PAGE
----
Sensory Details Pulls Your Readers In

How does it feel to move through the water alongside other swimmers? My character could tell you. (Koi, Missouri Botanical Garden, photo by Sue Bradford Edwards)

This week I am blogging about the revision retreat led by Darcy Pattison.

One of the things that we took a very close look at was sensory detail.  Specifics are what pull a reader into our stories.  They paint the images in our readers minds.

I thought that I’d done a good job after all I had several details per page.  Granted, most of them were sight and sound but I had also worked in touch and smell where appropriate — describing the feel of the concrete pool deck and the scent of heavily chlorinated water.  As we discussed sensory detail, Darcy pointed out that her stories tend to be heavy on sound details and then sight because those are the things that she personally focuses on in the world around her.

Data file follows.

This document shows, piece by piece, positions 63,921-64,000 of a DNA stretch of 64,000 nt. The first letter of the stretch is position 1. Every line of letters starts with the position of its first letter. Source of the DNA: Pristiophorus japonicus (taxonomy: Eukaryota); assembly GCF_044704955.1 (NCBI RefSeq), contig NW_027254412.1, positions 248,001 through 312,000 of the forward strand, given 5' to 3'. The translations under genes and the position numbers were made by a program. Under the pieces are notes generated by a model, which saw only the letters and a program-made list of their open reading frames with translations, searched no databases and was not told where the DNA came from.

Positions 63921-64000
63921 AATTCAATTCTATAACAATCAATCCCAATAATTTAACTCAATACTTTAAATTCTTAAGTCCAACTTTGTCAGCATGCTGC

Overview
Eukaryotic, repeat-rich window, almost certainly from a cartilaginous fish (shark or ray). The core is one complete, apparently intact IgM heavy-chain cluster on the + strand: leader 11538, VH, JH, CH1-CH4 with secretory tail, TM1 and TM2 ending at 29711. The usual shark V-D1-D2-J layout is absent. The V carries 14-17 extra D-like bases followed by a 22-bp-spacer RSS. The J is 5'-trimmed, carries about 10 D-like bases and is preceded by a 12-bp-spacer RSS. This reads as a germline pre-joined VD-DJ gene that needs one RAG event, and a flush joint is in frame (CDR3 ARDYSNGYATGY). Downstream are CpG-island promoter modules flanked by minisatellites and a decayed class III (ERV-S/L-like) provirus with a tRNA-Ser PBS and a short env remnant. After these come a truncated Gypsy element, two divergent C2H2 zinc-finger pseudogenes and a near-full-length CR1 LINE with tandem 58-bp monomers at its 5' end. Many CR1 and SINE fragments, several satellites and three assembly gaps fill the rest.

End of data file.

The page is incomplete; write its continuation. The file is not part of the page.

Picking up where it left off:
That made sense to me.  I’m a highly visual person but I also have a keen sense of smell and I love music. Those are the three senses that I work most easily into a story.

And then it hit me.  My character is a super active 12-year-old boy.  He is a swimmer and he’s all about movement.  I know I worked in tactile details, but I have to work in a whole lot more about how it feels to get from point a to point b.

When you look for the use of details in your story, give it some thought.  Are these the details your character would notice?  If not, you’ve got some work to do.